Working With Distractions

This article is third in a series of five. In our first article, Sarah Dobek shared how to lead well in this season of uncertainty. Katie Renelt explored the do’s and don’ts when making the switch from office building to home-office. Now, we’ll address how to mitigate the chaos of working with distractions.


Working with Distractions

While the federal government is providing extensive support to workers whose children are home due to coronavirus closures, there are some cases where distracted working is necessary. As a remote working mom to 3 kids (and a very needy dog), I understand what it is like working with distractions. Here are my tips for getting through this season without sacrificing quality at work or making everyone cry.

 

Adopt a Schedule

In my house, we stick to the school-day routine. If my kids are tired enough to go to bed at 7:30 pm, I can get some much-needed downtime at the end of the day. Also, when everything goes back to normal, the hope is to get the kids back to their regularly scheduled programming as smoothly as possible. {Daylight savings time was stressful enough.} However, there is a lot to be said for flexing the regular schedule to accommodate the best version of your kids. Maybe your 14-year-old is infinitely more human when she is allowed to sleep in until 11:00 am. Heck, maybe you are more human when you can sleep in until 7:00 am. The point is to find a schedule that works and stick with it. Routine is critical to keeping the peace at work and home. When you’ve landed on the right schedule, be sure to update your shared calendar. I love this example from a fellow work-at-home pro.

 

Be Transparent

Unless you have help at home, you may need to participate in conference calls while straining to pierce the freakishly strong hide of a juice pouch (you know the struggle). Interruptions are going to happen, despite your best efforts. As a courtesy to your coworkers and clients, be up-front about your situation. The more you say, “Just a heads up, I’m working from home with kids present,” the more you’ll hear, “Me too.”  I know it’s difficult and anxiety-inducing, but you can do this. We are all in the same boat.

 

Create Visual Cues

This might be the biggest lifesaver for a work-from-home parent. I’ve been known to tape the following warning on my office door, “ON A CALL – DO NOT DISTURB (UNLESS SOMETHING IS ON FIRE OR SOMEONE IS CHOKING) UNTIL 3:00 PM. YES, YOU CAN HAVE A SNACK. NO, YOU CANNOT PLAY OUTSIDE. YES, YOU CAN WATCH PBS. NO, YOU CANNOT WATCH YOUTUBE.” Not my finest production. Ask for ideas, however, and the internet provides.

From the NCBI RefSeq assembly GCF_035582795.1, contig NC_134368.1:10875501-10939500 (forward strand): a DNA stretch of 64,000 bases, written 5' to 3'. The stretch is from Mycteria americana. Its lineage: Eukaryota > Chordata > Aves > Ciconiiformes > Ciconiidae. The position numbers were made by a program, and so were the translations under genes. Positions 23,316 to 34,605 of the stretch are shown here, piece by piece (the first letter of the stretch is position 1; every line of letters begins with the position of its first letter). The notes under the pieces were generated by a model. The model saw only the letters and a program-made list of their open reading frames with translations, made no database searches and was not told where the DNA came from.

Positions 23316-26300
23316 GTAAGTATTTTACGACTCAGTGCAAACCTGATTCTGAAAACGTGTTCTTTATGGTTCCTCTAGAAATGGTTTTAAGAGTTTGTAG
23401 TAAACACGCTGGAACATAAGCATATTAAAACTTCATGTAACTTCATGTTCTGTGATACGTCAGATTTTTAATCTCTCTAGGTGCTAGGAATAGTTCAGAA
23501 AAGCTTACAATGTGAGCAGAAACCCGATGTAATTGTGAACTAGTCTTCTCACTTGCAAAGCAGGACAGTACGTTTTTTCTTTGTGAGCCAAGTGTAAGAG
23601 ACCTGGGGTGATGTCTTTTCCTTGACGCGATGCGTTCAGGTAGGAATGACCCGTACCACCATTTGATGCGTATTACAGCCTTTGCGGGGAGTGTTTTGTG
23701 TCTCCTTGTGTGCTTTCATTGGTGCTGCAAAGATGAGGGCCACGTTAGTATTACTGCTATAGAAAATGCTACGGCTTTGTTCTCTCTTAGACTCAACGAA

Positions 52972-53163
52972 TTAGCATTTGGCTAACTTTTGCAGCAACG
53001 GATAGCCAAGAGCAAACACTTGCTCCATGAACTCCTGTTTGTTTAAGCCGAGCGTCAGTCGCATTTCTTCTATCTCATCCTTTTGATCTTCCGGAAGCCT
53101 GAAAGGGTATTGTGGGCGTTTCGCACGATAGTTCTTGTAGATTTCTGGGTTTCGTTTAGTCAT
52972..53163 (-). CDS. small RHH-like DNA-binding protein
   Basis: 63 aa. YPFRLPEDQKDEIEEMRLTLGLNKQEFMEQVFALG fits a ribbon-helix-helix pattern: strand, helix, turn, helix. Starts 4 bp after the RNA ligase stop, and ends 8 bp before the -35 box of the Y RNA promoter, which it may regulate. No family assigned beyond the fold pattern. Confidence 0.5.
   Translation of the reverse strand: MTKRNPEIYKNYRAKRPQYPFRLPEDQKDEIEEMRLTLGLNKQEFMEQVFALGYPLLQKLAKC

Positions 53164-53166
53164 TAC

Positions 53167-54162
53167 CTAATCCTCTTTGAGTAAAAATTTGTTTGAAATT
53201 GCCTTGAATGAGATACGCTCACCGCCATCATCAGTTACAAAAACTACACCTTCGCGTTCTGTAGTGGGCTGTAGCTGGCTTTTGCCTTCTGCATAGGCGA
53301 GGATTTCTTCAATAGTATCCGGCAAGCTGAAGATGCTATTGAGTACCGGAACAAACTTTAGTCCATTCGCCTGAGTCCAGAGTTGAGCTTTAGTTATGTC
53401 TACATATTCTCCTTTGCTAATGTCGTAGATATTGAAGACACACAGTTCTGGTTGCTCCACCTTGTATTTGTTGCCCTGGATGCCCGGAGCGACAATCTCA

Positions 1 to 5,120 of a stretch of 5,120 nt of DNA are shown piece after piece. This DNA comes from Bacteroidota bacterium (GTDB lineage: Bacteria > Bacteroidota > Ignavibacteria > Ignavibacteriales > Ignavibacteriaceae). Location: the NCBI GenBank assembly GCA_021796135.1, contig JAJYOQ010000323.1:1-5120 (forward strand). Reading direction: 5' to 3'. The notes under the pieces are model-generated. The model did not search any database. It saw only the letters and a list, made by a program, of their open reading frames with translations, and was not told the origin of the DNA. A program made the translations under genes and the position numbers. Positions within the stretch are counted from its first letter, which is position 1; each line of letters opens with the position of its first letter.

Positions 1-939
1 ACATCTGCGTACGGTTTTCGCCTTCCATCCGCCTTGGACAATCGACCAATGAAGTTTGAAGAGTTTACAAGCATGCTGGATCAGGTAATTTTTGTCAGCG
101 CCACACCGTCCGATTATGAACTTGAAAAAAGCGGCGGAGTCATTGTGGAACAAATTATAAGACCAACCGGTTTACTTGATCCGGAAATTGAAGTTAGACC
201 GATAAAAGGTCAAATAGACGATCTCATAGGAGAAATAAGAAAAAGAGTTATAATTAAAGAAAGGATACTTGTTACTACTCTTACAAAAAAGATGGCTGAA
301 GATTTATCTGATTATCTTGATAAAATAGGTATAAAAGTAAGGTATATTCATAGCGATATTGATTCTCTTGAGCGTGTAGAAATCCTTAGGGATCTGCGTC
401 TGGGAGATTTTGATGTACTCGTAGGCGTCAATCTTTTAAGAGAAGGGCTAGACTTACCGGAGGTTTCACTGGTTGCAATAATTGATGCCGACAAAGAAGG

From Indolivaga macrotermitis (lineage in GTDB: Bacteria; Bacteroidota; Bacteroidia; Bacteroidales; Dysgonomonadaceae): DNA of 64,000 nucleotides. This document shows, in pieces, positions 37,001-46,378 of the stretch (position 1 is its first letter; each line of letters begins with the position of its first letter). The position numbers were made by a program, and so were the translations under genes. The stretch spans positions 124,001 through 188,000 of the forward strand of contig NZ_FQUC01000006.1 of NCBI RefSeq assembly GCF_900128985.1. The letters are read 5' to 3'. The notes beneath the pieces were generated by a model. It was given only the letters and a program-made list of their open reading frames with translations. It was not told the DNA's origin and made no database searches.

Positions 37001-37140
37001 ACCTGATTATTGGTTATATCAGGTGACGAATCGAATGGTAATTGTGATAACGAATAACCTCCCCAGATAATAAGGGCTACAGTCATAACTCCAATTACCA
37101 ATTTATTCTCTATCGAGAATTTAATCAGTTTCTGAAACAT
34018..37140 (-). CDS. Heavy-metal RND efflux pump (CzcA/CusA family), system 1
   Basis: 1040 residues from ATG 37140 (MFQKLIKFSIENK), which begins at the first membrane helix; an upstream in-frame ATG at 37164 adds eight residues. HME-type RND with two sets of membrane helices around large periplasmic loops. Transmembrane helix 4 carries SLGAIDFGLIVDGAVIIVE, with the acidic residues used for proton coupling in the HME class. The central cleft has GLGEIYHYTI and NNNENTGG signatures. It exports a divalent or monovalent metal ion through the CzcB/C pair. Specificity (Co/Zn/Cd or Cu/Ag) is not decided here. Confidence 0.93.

Visual cues are great ways to communicate boundaries with your kids.

 

Family Meetings

My husband and I are both working from home right now. But this is not our first rodeo. I have been working from home for 5 years, and my husband worked from home 3 days a week for 2 years. One summer, I decided to forgo day camp for my kids (don’t ask, history records it as temporary insanity). During this time, I learned the power of “family meetings.” To help the kids anticipate accessibility, my husband and I like to share a high-level version of our work calendars with the kids. During these meetings, it’s also an excellent opportunity to plan activities around pre-scheduled meetings. Inviting your kids to the table gives them a little sense of control. Let’s face it; your kids are probably just as frustrated as you are. Family meetings aren’t a silver bullet, but they do help.

 

In Conclusion

If you type working from home with kids into Google, this is what happens.

 

Sanity is on the line, people! It is not easy, and this post is in no way trying to minimize the challenge of working from home with children. There are plenty of circumstances that prevent parents from working from home. The Families First Coronavirus Response Act provides paid sick leave to parents of children whose school or place of care has been closed, or the childcare provider of such child is unavailable, due to coronavirus. This Act lowers the employment requirement of FMLA to include employees that have been employed for 30 consecutive days. The point is, if you are at a serious disadvantage, help is on the way. If you can be a dining room table warrior, be a dining room table warrior. I hope the tips above help (a little) while you make the transition to working from home.

 


If you have any questions on how to communicate with your staff or clients during this season, we would love to assist you. Our team is laser-focused on how to maintain growth amid disruption. In the meantime, I invite you to learn about our FFCRA+ Toolkit, visit our list of COVID-19 Resources, or browse our communication checklist. (And yes, I’ve been busy assembling these resources under the supervision of my new, totally juvenile “co-workers.”)

 

 

 

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